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Why become an engineering manager?

I was grabbing coffee recently with a local technology leader here in Indianapolis, and in between talking about our careers, they lamented about an engineer on their team who would be a really good fit as a manager but didn’t seem interested in it.

From their perspective, they can unlock so much more value from this engineer if they could have them coach the rest of the team – cloning bits of themselves across the team.

But said engineer has declined the opportunity at every turn so far.

I was that way once upon a time, too.

I’ve uttered the phrase “I want to manage projects, not people” on more than one occasion.

Most of that was fear – of failure, of making people mad, of not doing a good job at it. And some of it is knowing how difficult a job it can be – because people are hard and code rarely talks back.

When you jump off the individual contributor train and onto the management train, it is a very different job, yes, but it also includes some incredible benefits.

Some of my favorite perks have been in watching the folks I managed as they grow in their careers long after I’ve managed them.

They’ve gone off to work for huge companies, or to manage people themselves, or – in the case of my bootcamp students – to go on to long careers in software development.

I didn’t do the work for them in any sense, but knowing I played some part in it warms the cockles of my heart most days.

That fulfillment is by far the biggest long-term perk of the job in my eyes, but there are some more practical ones, too.

Managing a team is like multiplying yourself. You can have a far greater impact on the codebase, the company and the department when you influence, manage, coach and grow a whole team of engineers – helping them avoid the stuff you learned the hard way while pushing them into better paths.

It’s very close to the first perk, but it’s also great fun seeing the folks you manage grow past you – to become better engineers or have better ideas than you could ever come up with on your own.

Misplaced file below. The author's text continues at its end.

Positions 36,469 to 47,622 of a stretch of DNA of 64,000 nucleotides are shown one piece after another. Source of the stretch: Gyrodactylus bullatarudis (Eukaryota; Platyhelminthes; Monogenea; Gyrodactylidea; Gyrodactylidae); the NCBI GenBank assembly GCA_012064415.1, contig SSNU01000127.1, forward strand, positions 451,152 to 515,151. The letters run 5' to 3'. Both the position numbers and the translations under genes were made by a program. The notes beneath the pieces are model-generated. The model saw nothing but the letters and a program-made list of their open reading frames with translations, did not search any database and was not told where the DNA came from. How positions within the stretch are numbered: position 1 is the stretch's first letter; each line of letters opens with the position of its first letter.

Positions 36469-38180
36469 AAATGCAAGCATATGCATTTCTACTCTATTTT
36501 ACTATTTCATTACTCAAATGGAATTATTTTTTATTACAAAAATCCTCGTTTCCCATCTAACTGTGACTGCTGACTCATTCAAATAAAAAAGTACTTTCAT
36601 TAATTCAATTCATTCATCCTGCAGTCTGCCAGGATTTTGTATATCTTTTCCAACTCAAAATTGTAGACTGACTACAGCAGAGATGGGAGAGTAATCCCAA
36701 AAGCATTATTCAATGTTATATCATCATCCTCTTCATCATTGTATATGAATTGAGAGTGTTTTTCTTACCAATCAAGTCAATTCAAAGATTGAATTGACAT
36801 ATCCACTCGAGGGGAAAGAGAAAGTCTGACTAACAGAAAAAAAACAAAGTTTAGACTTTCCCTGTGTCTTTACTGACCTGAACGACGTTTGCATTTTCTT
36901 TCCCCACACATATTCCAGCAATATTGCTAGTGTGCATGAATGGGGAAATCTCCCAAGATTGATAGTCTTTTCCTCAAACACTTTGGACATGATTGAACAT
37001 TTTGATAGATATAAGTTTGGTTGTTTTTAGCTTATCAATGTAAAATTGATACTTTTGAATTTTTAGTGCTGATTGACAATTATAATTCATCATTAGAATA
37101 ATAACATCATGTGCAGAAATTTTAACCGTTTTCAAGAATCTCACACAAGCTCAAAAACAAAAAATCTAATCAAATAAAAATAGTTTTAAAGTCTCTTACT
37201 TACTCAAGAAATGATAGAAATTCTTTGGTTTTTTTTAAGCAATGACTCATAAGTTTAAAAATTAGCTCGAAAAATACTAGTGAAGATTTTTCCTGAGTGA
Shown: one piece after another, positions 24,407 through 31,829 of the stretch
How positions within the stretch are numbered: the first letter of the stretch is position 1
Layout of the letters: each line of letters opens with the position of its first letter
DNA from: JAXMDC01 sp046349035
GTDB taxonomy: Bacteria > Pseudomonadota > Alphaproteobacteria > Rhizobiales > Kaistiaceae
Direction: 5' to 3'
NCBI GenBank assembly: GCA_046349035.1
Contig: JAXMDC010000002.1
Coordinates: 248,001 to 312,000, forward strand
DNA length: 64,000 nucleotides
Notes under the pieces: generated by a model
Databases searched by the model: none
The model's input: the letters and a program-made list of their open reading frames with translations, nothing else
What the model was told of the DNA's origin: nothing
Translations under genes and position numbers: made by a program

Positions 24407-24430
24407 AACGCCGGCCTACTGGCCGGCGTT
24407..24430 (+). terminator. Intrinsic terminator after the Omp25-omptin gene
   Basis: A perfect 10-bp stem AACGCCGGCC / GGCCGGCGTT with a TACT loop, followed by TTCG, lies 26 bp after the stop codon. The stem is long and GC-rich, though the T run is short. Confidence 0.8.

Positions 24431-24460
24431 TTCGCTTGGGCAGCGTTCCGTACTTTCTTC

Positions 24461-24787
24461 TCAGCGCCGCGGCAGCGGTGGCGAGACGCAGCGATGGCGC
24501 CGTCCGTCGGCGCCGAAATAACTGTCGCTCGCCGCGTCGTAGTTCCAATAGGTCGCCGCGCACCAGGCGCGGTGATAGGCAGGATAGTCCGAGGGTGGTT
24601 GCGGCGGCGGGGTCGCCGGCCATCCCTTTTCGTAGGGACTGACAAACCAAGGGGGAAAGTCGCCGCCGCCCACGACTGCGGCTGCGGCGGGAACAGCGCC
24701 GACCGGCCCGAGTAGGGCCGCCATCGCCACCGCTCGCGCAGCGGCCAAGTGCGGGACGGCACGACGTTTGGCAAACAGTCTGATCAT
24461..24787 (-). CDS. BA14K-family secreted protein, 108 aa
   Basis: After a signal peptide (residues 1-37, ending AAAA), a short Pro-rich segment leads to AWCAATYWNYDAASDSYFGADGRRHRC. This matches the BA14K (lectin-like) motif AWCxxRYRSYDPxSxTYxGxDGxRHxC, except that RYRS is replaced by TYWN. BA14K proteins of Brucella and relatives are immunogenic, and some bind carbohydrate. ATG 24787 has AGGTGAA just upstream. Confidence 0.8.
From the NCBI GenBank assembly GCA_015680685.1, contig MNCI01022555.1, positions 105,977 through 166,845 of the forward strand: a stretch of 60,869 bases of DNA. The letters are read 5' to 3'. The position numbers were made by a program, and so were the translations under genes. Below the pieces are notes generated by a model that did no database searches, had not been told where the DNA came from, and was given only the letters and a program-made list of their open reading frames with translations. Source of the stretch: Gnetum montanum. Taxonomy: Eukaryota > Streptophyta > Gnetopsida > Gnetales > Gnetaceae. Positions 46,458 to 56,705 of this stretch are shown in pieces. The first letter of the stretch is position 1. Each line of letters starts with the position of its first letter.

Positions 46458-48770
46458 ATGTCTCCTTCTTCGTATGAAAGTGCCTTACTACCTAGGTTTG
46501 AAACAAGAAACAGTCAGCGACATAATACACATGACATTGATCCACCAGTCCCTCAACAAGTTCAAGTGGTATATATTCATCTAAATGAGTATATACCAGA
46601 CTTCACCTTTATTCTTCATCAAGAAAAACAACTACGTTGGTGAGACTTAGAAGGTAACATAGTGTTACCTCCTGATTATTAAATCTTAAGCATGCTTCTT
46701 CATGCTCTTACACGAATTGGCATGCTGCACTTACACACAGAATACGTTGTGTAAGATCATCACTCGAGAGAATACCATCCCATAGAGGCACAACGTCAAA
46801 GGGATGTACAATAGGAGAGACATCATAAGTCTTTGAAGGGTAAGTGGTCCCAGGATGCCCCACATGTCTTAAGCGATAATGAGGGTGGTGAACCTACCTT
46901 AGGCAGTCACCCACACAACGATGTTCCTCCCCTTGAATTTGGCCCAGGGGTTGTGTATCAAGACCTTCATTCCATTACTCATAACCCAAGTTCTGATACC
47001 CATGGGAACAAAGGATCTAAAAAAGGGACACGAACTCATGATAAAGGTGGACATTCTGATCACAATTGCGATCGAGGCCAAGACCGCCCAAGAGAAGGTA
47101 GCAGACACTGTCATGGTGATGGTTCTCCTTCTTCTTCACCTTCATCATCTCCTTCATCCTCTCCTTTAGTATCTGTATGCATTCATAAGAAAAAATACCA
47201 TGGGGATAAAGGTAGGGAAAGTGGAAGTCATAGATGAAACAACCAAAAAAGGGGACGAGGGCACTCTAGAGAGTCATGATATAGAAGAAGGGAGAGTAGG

No matter how brilliant you are, you cannot be more brilliant than every other engineer combined. Your job is not to make the application faster; it’s instead a privilege to unlock the brilliance of the rest of your team.

You also get a peek into an entirely different context and stratosphere of how the business operates, and how an engineering department really works. Oftentimes, from an individual contributor role you can see a lot of the trees, but you never get the larger view of the forest as whole.

As an engineering manager, you are in meetings, calls, and discussions that reflect a higher plane of the organization in many cases – what kind of engineer should we hire, how should we hire them, what ways can we speed up development or improve overall team culture?

Sometimes, you get involved in thornier discussions as well – who should we let go, what should we do with someone who isn’t working out, why is this thing so late?

And these thornier bits are also a big reason why so many folks in recent years have avoided the management track, but I’d’ argue the growth and increased scope of the role makes the tradeoff worth it.

This is on top of the basic perks of the job – the ones that many folks get into the role for originally: A fancier title and maybe a pay bump.

These things don’t matter as much anymore. Titles never actually mattered, and there are now individual contributor tracks with as high or higher pay scales along the same ladder of seniority.

But, until you manage people – rather than projects – you don’t get these experiences and perspectives which help you grow as a more well-rounded person.

Becoming a manager helps to round off the engineer into a more full-fledged business person.

I couldn’t be here, making my own small business, if I hadn’t had these many years of seeing more into the clockworks of the businesses I worked for.

And I wouldn’t have gotten that if I hadn’t agreed to manage people 20 years ago.

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